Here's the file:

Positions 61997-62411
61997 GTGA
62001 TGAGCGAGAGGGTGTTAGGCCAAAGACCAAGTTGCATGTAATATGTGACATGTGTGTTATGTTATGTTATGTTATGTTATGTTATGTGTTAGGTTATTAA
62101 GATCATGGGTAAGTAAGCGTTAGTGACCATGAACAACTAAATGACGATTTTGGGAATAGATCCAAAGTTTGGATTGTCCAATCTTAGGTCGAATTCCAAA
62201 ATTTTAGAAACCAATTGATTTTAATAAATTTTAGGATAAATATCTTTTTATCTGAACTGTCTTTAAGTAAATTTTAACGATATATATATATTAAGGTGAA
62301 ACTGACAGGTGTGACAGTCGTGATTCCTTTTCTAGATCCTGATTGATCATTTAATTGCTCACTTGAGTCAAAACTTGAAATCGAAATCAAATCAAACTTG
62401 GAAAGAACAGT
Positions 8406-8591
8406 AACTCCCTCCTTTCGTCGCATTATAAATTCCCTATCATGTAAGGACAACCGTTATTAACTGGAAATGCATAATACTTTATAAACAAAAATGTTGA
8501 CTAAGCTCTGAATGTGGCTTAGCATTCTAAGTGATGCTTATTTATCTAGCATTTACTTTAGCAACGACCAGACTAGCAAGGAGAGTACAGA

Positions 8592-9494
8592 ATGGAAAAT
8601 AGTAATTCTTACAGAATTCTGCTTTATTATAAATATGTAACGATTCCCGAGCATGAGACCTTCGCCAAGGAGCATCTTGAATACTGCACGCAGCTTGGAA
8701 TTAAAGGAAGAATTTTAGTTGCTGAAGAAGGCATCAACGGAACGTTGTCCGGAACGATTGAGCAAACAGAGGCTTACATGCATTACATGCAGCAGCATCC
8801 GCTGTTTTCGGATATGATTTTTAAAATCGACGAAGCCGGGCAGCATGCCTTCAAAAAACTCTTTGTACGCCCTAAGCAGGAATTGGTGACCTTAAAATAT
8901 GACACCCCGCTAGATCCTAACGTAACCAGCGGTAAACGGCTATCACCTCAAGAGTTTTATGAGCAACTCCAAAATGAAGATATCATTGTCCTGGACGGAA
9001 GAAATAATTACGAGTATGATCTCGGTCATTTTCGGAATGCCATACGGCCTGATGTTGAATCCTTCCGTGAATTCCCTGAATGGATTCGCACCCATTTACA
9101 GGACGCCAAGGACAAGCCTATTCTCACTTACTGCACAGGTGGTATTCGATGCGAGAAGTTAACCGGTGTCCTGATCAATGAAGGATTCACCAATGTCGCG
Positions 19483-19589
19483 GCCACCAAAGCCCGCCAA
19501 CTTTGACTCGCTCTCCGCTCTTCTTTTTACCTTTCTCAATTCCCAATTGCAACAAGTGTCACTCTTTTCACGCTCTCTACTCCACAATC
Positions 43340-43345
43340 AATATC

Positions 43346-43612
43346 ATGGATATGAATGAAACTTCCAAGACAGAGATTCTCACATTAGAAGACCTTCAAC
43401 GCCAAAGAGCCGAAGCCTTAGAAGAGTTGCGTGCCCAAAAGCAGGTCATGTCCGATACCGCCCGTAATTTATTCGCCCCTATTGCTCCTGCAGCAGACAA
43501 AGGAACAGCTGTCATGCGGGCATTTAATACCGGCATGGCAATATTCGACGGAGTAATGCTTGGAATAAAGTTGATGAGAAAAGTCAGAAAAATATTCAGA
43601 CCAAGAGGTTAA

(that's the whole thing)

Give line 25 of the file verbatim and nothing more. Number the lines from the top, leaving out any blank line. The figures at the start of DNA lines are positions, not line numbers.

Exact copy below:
43346 ATGGATATGAATGAAACTTCCAAGACAGAGATTCTCACATTAGAAGACCTTCAAC